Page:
HANNAH: Yes. I mean, it's horrifying. I mean, girls kept in cages, all kinds of tortures and things. I mean, basically, the thing is, we need to raise awareness that this is the fastest growing criminal industry in the world and we have to start enforcing laws to stop it.

COLMES: What's amazing is in parts of the world where families are sometimes so poor and the parents, actually, are aware that they are selling their kids into what becomes prostitution and slavery and will take the money.

HANNAH: Yes. Sometimes it's to save their other children, though. You know, sometimes they have to make that "Sophie's Choice" and say, "OK, well, I will, you know, pay off his debt with this child and try to save my other child." Or, you know, it's a terrible, terrible situation, and it's worldwide and it's in epidemic proportions right now.

And Somaly has got the most unbelievable shelters because it's actually being run by a former victim for victims. They do rescue. They do rehabilitation. They do reintegration. It's a fantastic, fantastic organization and they need support.

COLMES: Thanks, both of you for being here with us. Thank you for your work on this issue. We're all in your debt. And this is just a terrible scourge.

Somaly, can you tell us a little bit about your experience, what happened to you? You believe you were sold when you are 8 or 9 years old. Is that correct?

MAM: Yes. I think my life is not like other lives, you know -- I have been born, I don't know my name, exactly.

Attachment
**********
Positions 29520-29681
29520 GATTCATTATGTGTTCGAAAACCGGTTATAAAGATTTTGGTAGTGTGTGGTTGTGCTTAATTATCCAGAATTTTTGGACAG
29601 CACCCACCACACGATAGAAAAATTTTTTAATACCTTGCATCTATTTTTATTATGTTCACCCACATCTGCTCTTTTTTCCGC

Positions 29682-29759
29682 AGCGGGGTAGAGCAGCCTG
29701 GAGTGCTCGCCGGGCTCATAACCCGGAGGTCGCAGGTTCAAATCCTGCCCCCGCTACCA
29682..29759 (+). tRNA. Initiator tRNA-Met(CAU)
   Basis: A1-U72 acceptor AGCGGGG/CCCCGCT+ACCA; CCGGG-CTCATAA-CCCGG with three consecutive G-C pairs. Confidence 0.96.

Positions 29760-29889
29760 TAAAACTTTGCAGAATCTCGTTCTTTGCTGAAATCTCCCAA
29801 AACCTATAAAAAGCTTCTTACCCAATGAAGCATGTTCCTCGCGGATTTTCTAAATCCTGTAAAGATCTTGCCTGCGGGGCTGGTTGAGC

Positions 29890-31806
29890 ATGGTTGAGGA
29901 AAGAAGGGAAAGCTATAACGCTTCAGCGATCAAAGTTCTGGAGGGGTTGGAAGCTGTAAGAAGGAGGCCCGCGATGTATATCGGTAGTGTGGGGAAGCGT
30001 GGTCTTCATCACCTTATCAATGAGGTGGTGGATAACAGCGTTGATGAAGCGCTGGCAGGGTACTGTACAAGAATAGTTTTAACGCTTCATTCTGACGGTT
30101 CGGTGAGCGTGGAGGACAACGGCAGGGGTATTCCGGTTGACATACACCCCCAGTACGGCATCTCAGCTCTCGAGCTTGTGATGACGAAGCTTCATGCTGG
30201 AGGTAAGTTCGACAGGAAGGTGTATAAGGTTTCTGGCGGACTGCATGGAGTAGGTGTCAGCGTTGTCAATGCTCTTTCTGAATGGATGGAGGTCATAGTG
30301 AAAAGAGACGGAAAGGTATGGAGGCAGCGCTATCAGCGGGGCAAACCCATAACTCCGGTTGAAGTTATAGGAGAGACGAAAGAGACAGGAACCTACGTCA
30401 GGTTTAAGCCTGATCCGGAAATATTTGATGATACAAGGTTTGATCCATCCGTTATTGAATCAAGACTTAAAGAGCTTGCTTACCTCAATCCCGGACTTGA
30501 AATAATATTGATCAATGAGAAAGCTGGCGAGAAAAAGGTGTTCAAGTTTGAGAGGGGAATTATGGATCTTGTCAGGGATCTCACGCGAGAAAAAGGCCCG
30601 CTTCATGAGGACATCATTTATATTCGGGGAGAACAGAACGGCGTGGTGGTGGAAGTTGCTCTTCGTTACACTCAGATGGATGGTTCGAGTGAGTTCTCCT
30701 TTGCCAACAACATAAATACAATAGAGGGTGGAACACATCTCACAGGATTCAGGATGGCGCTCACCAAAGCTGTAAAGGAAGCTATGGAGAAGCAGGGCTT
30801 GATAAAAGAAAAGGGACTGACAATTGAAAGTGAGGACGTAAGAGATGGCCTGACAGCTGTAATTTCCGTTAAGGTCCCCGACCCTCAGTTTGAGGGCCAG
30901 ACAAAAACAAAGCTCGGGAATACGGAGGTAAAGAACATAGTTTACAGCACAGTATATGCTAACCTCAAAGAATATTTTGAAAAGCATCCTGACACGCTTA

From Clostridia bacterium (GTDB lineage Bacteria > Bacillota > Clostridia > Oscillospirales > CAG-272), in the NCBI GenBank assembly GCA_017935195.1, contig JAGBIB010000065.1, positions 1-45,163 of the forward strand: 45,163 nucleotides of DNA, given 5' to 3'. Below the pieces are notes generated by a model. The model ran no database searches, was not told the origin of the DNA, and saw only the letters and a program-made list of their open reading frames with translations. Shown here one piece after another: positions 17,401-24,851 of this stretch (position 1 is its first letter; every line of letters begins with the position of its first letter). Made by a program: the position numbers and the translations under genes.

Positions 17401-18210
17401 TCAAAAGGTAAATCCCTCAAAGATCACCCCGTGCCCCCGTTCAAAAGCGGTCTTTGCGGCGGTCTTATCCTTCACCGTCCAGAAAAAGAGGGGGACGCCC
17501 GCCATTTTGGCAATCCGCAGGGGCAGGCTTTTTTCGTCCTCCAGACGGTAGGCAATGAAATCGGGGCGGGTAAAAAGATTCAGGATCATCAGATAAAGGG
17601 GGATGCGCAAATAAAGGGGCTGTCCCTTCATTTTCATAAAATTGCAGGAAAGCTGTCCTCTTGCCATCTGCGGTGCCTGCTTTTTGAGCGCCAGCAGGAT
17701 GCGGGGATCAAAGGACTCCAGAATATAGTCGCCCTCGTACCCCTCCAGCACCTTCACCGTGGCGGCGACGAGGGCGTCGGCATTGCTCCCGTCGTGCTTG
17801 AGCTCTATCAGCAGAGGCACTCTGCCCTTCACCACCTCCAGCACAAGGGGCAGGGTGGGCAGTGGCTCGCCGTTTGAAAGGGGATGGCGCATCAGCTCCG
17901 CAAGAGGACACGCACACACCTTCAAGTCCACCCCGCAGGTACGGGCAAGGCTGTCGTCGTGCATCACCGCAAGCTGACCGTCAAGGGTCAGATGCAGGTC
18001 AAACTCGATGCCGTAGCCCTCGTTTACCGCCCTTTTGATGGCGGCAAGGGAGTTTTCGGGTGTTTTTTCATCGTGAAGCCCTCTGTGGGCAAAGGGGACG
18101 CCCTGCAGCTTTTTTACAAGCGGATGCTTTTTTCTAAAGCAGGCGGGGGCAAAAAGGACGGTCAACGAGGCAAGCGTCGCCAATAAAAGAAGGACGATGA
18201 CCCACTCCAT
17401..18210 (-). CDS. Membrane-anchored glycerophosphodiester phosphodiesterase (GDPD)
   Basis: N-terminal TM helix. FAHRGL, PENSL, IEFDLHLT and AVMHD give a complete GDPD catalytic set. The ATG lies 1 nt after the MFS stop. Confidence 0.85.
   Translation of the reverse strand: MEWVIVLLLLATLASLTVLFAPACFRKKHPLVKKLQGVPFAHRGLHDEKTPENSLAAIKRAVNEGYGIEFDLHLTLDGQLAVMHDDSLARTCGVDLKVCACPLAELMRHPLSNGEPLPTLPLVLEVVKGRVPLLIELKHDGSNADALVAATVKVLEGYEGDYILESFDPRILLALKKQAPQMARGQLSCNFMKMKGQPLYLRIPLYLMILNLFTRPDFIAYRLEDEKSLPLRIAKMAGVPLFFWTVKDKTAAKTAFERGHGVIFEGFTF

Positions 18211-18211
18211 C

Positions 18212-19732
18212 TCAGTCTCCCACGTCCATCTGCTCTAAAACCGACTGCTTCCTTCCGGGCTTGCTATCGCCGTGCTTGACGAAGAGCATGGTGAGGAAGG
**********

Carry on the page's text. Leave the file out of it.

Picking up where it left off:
COLMES: You don't know your name?

MAM: I don't know my name. I don't know my parents. I don't know who I am. It's so difficult. And I was sold by the man, and he say that he's my grandfather. But you know that in Cambodia, the way to (UNINTELLIGIBLE) the people and just to be a slave in his house.

So he just bring me to -- to find money for him and just sold me in the -- first of all it's not a brothel and but in the Chinese guy.

COLMES: Did your grandfather know the people he was selling you to or did he just go out and find someone and take the money and leave?

MAM: I don't know. I don't have idea. You know, I have no idea. As a woman and as a girl, I didn't have the right to ask him. And I didn't have a right to know nothing. I had the right to accept everything that he said to me, and this happened to all the girls in our shelter.

When their parents sell them to the brothel they accepted because it's a kind of sacrificed life for them. But what I want everyone to know that to be victim, you're a victim all your life. It's like my life. I cannot sleep. You know, how I can say, my life is dead -- when I was first raped.

COLMES: How um...

MAM: What I want just help the girls, the victims. I don't want them to have suffering, because I know these problems.

COLMES: Well, God bless you, because you're taking something terrible and very evil and making something good out of it. And that's an extraordinary thing. How did you escape? How did you get out of it?

MAM: How did I escape it? Up to 4 years 5 years in the brothel, and for the (UNINTELLIGIBLE) people think I'm not so beautiful so they let me, they let me out. Yes.

COLMES: We thank you both very, very much. You had a debut at the U.N. last night of your film.

HANNAH: Yes of Somaly Mam's Foundation.

COLMES: A very important film. The Web site is Somaly.org. Right?

MAM: Yes.

COLMES: We thank you both very much for being here with us tonight.